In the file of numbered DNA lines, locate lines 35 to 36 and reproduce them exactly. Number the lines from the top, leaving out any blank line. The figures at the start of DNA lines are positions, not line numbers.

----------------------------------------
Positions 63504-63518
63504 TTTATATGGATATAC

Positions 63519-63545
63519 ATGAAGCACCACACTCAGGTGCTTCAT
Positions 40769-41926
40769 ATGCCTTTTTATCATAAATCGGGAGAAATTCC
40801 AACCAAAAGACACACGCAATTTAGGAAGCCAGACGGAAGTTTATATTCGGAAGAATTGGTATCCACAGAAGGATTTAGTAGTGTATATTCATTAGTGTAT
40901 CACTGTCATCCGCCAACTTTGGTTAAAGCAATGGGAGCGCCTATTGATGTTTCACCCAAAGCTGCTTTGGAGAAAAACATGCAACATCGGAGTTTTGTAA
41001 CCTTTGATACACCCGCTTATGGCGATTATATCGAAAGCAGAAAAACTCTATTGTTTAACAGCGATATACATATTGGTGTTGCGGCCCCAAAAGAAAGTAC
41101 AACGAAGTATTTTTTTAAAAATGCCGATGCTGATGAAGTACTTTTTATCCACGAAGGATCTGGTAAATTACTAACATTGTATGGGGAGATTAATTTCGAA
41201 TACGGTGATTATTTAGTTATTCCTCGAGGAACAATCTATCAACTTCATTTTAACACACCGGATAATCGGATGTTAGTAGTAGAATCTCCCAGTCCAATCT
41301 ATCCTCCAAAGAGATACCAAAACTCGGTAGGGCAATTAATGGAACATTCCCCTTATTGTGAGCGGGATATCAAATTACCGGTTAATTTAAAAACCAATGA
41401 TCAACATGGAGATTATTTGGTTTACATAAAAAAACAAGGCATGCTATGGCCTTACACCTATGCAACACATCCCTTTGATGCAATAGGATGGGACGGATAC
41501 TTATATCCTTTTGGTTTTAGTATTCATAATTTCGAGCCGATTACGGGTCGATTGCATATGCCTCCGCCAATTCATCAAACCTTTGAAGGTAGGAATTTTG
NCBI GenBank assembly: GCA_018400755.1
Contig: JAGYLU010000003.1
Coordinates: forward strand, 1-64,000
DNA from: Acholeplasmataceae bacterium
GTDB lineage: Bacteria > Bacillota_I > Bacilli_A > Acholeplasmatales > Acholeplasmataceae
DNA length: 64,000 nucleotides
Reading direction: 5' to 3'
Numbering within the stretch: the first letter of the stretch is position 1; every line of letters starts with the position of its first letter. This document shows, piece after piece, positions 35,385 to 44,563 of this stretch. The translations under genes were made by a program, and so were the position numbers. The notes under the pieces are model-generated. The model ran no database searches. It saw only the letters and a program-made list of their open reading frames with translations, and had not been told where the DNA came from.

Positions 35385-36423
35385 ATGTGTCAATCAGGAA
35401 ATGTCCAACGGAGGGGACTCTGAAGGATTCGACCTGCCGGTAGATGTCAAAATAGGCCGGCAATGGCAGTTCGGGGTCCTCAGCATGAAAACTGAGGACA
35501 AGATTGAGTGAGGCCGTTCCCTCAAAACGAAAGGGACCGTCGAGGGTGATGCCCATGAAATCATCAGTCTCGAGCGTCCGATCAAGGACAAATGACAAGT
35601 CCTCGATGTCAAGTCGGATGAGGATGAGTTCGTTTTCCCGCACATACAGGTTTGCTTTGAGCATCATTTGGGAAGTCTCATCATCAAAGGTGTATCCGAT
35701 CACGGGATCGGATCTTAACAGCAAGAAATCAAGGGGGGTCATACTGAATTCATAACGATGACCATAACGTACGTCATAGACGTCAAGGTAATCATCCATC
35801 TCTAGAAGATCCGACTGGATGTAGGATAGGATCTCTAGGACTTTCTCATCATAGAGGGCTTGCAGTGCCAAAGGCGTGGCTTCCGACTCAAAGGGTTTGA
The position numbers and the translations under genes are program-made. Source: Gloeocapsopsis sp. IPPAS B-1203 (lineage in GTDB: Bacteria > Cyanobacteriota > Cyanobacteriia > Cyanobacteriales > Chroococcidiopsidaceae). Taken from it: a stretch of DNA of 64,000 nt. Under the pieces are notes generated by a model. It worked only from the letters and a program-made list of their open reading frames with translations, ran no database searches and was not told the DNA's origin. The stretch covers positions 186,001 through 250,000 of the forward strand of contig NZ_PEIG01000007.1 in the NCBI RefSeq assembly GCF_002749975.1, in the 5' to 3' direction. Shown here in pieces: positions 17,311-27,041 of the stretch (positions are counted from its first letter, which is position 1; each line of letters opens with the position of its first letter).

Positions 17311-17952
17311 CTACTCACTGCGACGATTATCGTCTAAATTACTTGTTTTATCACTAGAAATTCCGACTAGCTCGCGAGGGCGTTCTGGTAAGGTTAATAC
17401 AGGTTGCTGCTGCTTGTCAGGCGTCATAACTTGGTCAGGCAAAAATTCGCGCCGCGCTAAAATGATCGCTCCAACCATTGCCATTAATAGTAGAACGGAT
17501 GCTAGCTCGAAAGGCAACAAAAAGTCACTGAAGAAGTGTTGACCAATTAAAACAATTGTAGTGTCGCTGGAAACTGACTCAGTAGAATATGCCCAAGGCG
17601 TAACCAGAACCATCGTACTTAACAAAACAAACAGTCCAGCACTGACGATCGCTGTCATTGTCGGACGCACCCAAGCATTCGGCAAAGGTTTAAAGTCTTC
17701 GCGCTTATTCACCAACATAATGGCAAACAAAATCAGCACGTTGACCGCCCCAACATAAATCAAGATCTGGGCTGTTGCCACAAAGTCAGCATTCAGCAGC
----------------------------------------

17601 TAACCAGAACCATCGTACTTAACAAAACAAACAGTCCAGCACTGACGATCGCTGTCATTGTCGGACGCACCCAAGCATTCGGCAAAGGTTTAAAGTCTTC
17701 GCGCTTATTCACCAACATAATGGCAAACAAAATCAGCACGTTGACCGCCCCAACATAAATCAAGATCTGGGCTGTTGCCACAAAGTCAGCATTCAGCAGC